Points of Progress: Shelter euthanasia rates are down, and more

Why We Wrote This

This is more than feel-good news – it's where the world is making concrete progress. A roundup of positive stories to inspire you.

A kitten is caged at a shelter in Atlanta on Aug. 28, 2019. Euthanasia rates at animal shelters have dropped 75% since 2009.

United States

Since 2009, euthanasia rates for cats and dogs in city-run shelters have dropped 75%. Willingness to adopt pets is increasing as some say adoption has become a badge of honor. And the no-kill movement is proving to be successful; advocates have pushed shelters to pursue alternatives such as releasing after spaying or neutering. Efforts to track and compile shelter records nationwide are promoting transparency, but shelter representatives note many shelters face impossible expectations and are doing the best that they can. (The New York Times)


The country has a new approach for protecting its rivers: It is granting them legal rights. Bangladesh has one of the largest networks of rivers in the world – nearly 700. The country’s Supreme Court ruled that every river has a right to life, and people can be taken to court if they are found guilty of causing harm. Advocates say this is a victory for legal defense against environmental damage. While other countries such as India and New Zealand have granted rights to specific bodies of water, Bangladesh’s new rule applies to all rivers. The government said it is figuring out how to enforce river rights and support communities that rely on the rivers for fishing and farming. Human rights activists are still concerned that the legislation will lead to evictions of people living in informal settlements and slums. (Vox)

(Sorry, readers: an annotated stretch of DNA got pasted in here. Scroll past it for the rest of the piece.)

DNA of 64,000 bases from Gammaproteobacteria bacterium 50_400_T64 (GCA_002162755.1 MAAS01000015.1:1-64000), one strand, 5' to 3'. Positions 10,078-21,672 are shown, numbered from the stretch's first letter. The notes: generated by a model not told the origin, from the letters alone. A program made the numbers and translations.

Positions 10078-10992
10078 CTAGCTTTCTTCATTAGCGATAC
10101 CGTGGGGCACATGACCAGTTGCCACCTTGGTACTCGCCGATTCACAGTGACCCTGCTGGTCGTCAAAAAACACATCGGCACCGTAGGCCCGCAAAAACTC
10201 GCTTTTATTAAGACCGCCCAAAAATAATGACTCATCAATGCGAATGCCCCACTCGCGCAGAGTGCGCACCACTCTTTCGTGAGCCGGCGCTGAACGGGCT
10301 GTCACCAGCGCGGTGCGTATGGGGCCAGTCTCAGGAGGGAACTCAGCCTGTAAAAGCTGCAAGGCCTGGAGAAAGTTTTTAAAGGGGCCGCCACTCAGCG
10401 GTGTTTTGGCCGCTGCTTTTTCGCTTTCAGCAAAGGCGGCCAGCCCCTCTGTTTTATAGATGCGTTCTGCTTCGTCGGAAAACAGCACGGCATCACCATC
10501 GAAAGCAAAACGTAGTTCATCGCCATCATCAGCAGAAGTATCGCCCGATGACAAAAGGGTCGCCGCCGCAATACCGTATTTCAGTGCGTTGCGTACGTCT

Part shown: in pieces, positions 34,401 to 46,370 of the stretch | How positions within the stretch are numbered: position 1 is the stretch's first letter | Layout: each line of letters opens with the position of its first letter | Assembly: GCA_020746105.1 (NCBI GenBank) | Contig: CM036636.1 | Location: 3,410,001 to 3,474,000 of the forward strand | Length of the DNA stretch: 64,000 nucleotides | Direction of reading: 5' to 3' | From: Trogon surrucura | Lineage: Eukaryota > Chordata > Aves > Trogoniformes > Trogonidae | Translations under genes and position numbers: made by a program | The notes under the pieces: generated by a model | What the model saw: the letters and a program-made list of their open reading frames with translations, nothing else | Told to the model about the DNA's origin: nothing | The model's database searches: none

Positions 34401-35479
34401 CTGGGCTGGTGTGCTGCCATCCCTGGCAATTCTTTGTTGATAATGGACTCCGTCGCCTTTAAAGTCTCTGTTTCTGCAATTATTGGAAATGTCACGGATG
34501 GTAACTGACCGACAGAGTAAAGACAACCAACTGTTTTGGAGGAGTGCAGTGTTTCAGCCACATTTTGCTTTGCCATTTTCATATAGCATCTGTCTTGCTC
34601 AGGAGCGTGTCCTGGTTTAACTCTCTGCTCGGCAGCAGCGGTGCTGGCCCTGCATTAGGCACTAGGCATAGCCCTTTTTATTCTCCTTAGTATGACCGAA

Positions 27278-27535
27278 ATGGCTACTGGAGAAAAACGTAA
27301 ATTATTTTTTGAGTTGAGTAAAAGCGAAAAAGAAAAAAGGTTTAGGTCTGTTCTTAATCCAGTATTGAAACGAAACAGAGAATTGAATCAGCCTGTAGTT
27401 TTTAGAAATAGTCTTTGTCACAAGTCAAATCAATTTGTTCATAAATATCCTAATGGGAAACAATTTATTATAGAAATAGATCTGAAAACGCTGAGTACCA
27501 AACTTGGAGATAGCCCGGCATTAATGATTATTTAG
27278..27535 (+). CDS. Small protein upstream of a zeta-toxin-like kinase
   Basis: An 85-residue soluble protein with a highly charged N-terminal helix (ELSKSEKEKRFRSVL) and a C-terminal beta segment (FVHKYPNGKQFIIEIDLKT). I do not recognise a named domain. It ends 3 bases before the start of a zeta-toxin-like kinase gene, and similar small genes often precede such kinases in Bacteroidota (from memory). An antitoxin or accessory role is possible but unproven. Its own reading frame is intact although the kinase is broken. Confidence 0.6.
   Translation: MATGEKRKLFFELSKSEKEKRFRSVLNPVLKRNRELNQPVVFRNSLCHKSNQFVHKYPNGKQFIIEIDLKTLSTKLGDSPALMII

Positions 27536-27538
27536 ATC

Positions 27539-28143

A boy flies a kite near the Buriganga River in Dhaka, Bangladesh, on Sept. 4, 2019. The country’s Supreme Court declared that all rivers have the right to life.


Collaboration among the ocean’s stakeholders is helping coral make a comeback. Beginning in the 1980s, Jamaica lost 85% of its vibrant coral reef ecosystem from natural disasters and overfishing, and many scientists thought that it was too late for recovery. But thanks to grassroots organizations and no-fish zones, corals and fish are slowly reappearing. Two years ago, a marine association of businesses and fishers came together and negotiated boundaries of a no-fish zone along the coast. More fishers are getting on board with the zones once they’ve seen fish populations rebound. (The Associated Press)


The new president, Kassym-Jomart Tokayev, is allowing activists to protest. The Central Asian nation has long prohibited public protests, but members of a youth-led movement were allowed to hold rallies calling for constitutional reform in several Kazakh cities on Constitution Day this August. In the past, police would detain protesters or interfere with marches. President Tokayev reportedly is showing more leniency toward dissident groups, and invited critics to discuss reforms at a special council meeting. (Reuters)

People were able to protest and demand constitutional reform in Almaty, Kazakhstan, on Aug. 30, 2019.


Worcestershire County is welcoming back light-shy bats. After learning that some bat species will avoid flying near bright white streetlights, the county decided to install red LEDs along nearly 200 feet of highway by the local Warndon Wood nature reserve. The red-tone corridor allows bats and other nocturnal wildlife to reach key water and food sources undisturbed, and is completely safe for motorists and pedestrians. Similar systems have worked in the Netherlands, but this is reportedly the first installment of its kind in the U.K. (Worcester News)

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